Why I’ve disabled the clock on my computer

by | Apr 17, 2017 | Time

Takeaway: Disabling the clock on your computer sounds like a stupid hack—and it is—but it’s also a nice nudge to become more organized, and more mindful of how much energy you have throughout the day.

Estimated Reading Time: 2 minutes, 5s.

After I gave a talk a few weeks back, I closed the slideshow and someone in the audience noticed I had the clock disabled on my computer. I had removed the time so long ago that I had almost forgotten why I shut it off in the first place. Not working with the time in front of me was simply part of my daily workflow.

The more I’ve thought about it since, the more I’ve realized I really don’t work with an awareness of the time. While I get calendar notifications in advance of meetings and calls, I’ve disabled the clock on my computer, don’t wear a watch, and don’t have the time displayed in my office.

While a simple, almost ridiculously small change like this one sounds like it doesn’t warrant a whole blog article, I think it’s worth mentioning. Even though disabling the time on your computer may sound like a stupid hack, the simple change has made a difference in how I work.

I keep a lot of crap in my computer’s menu bar, but the time isn’t one of them.


At once, the change has let me:

  • Work around how much energy I have, rather than what time it is. When it comes to our productivity, energy is more important than time. Not seeing the time throughout the day reminds me to focus more on my body and reflect on how much energy I have. That helps me figure out whether I need a break or a cup of tea, or whether I have more energy than usual and should work on a task that’s more important and consequential. While our energy fluctuates quite a bit throughout the day—which can significantly affect our productivity—time ticks on at a consistent clip, just as it always has.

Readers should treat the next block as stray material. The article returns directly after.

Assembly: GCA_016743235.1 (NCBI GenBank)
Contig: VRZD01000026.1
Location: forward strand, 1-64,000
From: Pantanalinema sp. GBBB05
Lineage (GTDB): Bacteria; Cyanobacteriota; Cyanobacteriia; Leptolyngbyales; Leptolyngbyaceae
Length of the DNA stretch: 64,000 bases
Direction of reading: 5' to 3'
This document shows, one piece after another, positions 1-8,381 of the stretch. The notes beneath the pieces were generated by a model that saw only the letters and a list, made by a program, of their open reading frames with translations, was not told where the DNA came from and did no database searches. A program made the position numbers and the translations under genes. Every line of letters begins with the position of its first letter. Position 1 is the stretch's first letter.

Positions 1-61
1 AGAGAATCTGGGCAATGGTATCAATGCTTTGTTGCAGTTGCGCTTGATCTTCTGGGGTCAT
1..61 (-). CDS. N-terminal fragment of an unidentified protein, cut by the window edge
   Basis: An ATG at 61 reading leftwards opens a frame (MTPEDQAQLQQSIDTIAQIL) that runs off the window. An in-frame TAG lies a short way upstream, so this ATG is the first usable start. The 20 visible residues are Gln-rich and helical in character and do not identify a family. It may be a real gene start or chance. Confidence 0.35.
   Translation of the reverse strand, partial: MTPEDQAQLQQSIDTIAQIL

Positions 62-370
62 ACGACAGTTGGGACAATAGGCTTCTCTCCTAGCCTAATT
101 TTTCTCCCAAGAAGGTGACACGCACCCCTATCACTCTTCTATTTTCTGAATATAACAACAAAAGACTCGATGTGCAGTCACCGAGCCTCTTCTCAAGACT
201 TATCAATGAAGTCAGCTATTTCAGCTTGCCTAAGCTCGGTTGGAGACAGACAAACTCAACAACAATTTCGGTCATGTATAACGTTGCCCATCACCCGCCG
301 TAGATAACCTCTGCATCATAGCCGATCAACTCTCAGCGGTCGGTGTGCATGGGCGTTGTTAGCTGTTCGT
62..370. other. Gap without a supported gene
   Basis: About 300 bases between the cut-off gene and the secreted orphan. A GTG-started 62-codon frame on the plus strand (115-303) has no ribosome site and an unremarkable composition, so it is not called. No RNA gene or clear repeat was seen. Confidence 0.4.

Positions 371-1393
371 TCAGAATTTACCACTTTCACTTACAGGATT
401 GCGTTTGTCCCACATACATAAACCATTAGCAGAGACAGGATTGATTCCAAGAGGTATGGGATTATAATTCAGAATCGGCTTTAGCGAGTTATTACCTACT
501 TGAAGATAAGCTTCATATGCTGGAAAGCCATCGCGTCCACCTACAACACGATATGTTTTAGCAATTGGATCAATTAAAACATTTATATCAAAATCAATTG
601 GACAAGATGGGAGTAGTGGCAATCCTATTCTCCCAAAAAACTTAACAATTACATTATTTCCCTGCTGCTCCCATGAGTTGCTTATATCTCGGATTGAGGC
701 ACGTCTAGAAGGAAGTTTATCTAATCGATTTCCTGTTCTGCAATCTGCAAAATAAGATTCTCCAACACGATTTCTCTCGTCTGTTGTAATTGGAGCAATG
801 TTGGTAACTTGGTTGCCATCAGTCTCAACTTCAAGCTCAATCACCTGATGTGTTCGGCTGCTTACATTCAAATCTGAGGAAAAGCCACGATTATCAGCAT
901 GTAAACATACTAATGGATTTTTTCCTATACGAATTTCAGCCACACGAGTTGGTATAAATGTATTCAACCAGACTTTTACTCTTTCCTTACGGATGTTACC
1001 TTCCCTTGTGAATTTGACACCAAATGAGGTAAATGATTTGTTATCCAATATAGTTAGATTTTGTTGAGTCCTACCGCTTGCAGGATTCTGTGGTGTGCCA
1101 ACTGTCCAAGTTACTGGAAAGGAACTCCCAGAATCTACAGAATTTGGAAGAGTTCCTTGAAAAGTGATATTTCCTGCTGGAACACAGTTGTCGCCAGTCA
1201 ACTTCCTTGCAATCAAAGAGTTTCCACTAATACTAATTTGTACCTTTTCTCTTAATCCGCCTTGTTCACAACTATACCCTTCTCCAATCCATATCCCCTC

• Keep important commitments in my calendar. Since most of the day I have no clue what time it is, I don’t have the luxury of keeping commitments in my head. I have no choice but to become more organized and store them in my calendar.
  • Review my calendar more often. My calendar app is the only place I can check the time when I’m in front of the computer. This lets me also see what other commitments I have coming up that day and week.

Shutting off the clock on your computer sounds like a stupid hack on the surface, but in practice, it serves as a nice little nudge to work around how much energy you have throughout the day, and to become more organized.

Written by Chris Bailey

Chris Bailey has written hundreds of articles on the subject of productivity and is the author of three books: How to Calm Your Mind, Hyperfocus, and The Productivity Project. His books have been published in more than 40 languages. Chris writes about productivity on this site and speaks to organizations around the globe on how they can become more productive without hating the process.

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